After two days in Dublin I caught a [early] bus to Drogheda, to visit the famous Bru na Boinne. Bru na Boinne is an area that has three large pre-pyramid burial tombs (Newgrange, Knowth and Dowth), plus many many smaller ones. They think that the tombs were created between 3500 and 2700 BC. Knowth was particularity interesting because of all the carvings on the stones – the guides were able to speculate what they were about, but no-one really knows. Newgrange is the more famous of the three tombs – we were able to go right inside the tomb, where the guide showed us a re-enactment of what happens on winter solace. The cave-like tomb is in complete darkness for the whole year, except for the 5 days surrounding the shortest day of the year. During these 5 days, at 8.58am, light enters a small ‘window-box’ above the entrance and lights up the tomb. I think the most spectacular of all this is the man-power that it would have taken to create these tombs – huge rocks were moved over large distances to get them into place, amazing to think about when you see the size and number of these rocks.
Next stop was Belfast. I intended to spend two days there, but was so disinhearted after one night that I left straight away. Nothing seemed to be going right and I wasn’t having a good time, so I though ‘Bugger it’, and moved on. Glad I did, because the next place I went, Bushmills, was one of the best hostels I’ve ever stayed at… I had my own room, real beads (not bunks), ensuite… and, best of all, a BATHTUB. The luxury of it all… Spent the day seeing the coast, went to Giants Causeway. Giants Causeway is a section of naturally formed 4- and 6-sided rocks that look just like a pathway leading out to the sea. Legend has it that the giant, Finn MacCool, built it to visit his lady love in Scotland. Also stopped at Carrick-a-rede, a rope bridge strung 30 metres above the pounding ocean over to a tiny island. Whilst it was fun crossing the bridge, it was even better watching people pay 2 euro and then LINE UP just to cross a rope bridge. Guess I did it too, so who’s to judge?! After a day on the north coast, I moved back down to Belfast, where I enjoyed myself a lot more. Took a day tour of the city and found out all the nifty little facts. Like the Titanic was built in the shipyards there. Of course we went through the areas where the Troubles were most prevalent, down past the murals and all the churches and police stations with wire cages over them. Scary but intriguing too.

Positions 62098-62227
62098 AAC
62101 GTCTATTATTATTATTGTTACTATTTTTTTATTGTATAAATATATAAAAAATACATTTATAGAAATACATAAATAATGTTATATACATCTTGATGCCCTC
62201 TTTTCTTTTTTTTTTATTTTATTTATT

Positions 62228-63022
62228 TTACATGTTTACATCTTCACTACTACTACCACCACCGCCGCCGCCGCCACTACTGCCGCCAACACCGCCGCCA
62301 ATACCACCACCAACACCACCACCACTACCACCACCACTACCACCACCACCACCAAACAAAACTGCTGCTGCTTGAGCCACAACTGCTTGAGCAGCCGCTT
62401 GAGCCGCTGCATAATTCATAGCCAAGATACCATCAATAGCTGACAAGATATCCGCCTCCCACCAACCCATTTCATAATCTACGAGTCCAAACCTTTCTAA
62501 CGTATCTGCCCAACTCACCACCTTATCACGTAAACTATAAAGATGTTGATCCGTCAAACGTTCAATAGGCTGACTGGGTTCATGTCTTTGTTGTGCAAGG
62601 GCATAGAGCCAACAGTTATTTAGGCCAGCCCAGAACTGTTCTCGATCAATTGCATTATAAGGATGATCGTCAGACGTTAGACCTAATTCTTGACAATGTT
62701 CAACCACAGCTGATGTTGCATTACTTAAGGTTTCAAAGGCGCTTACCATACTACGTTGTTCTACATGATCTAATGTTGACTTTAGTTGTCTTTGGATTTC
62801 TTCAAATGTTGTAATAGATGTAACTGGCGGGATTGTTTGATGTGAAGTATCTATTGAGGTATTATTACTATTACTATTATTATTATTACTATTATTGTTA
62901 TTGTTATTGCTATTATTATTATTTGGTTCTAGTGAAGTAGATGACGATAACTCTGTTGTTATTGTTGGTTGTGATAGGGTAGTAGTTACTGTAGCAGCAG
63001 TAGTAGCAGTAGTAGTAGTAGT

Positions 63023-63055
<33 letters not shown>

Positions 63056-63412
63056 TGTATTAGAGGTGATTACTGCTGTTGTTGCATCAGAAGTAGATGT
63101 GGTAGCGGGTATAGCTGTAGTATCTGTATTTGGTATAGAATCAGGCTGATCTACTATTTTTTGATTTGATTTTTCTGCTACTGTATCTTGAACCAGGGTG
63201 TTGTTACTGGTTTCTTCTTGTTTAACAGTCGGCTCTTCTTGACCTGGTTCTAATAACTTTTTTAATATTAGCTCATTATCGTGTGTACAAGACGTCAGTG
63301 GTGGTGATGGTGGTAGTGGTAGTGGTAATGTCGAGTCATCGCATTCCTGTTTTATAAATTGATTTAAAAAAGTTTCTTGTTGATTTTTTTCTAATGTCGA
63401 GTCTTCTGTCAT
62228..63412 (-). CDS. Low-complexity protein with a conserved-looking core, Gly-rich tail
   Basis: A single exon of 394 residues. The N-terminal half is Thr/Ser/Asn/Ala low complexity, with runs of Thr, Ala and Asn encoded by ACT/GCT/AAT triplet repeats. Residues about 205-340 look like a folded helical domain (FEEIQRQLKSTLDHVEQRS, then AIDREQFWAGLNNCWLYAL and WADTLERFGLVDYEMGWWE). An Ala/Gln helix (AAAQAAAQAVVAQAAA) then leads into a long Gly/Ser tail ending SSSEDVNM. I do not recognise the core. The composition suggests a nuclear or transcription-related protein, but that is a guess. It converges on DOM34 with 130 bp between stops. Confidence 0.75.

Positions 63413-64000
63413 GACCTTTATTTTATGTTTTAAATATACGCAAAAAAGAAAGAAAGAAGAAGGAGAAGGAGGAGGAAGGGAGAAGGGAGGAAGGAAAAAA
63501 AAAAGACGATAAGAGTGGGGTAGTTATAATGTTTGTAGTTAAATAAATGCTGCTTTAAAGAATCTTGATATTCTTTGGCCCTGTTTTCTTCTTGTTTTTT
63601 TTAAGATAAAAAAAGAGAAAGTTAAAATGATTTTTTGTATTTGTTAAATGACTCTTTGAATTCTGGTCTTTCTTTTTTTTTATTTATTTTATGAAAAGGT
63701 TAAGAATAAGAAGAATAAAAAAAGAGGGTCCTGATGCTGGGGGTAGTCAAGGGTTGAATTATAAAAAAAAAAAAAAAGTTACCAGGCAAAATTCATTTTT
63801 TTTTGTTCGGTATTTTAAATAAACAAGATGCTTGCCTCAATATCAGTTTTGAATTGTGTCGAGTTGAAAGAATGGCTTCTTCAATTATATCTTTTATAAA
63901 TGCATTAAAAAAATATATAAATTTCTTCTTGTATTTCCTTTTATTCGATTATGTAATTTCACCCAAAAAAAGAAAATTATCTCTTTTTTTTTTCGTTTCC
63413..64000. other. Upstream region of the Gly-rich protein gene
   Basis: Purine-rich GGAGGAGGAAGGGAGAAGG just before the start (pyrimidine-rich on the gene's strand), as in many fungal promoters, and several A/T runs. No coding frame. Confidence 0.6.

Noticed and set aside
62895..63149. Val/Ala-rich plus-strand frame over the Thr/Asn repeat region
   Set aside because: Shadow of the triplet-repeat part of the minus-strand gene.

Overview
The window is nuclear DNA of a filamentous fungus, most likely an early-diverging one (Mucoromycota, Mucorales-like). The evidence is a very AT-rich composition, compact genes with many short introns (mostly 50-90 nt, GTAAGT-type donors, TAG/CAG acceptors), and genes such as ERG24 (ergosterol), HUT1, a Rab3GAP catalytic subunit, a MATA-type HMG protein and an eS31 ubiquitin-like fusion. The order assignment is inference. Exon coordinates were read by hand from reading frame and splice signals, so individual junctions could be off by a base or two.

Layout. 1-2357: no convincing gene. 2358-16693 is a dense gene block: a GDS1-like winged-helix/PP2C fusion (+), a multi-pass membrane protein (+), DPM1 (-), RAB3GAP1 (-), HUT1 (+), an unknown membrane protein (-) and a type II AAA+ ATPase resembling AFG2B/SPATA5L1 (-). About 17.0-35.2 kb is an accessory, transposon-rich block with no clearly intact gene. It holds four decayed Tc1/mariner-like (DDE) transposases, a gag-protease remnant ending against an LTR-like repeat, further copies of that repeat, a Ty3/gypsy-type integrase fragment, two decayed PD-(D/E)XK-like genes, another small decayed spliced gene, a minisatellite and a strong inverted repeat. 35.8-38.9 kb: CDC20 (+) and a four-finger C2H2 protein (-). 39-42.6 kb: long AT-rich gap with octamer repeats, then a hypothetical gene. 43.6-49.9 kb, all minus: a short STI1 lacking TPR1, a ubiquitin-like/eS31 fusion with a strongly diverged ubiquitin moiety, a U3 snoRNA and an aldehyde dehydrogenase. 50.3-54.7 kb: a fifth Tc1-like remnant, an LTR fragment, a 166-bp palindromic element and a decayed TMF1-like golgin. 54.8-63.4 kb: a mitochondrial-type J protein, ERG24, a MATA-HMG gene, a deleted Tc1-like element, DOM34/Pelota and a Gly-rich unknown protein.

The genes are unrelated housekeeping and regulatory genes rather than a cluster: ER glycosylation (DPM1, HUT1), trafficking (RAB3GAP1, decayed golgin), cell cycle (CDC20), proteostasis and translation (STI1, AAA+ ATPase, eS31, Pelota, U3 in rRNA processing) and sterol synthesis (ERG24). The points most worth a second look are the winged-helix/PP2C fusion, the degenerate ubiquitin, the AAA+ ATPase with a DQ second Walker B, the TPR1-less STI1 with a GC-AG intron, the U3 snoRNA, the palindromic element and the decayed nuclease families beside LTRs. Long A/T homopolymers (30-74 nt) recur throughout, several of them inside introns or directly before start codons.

The people of Ireland are incredibly friendly. Almost all will chat to you over a pint, I’ve met a heap of people traveling on my own, locals and fellow travelers alike. Unfortunately, I also seem to be attracting the crazies too. On my trip to Newgrange, I noticed a guy carrying a little stick [wand?] with a feather poking out the end, waving it all over the carved rocks and bowing and whispering to them. This same guy turned into the hostel I was staying at. Turned out he was staying in my room. When we were all sitting around drinking later that night, he kept doing things like waving his feet over the glasses and mumbling to himself… My first night in Belfast, I was sitting in my room chatting to some of the other girls, when a guy walked in and proclaimed we were reading his mind. Turns out he was chatting to one of the girls earlier, he was completely nuts. And then in Bushmills, whilst waiting for the bus, an old guy came and sat next to me and chatted to me in what I think was Gaelic for about half an hour. My bus pulled up, and he said in perfect English, “There’s your bus”. Ahhh! With all this in mind, when I was on the bus on my way out to see Giant’s Ring (Belfast), and an older lady came and sat next me, I was more than a little wary. When she said to me that “I wouldn’t go there, dear, its not a nice place for young ladies to go by themselves, funny people go there”, I decided to take her advice. Had enough of crazies for the moment…
Cheers to all [said as I raise my pint of Guinness]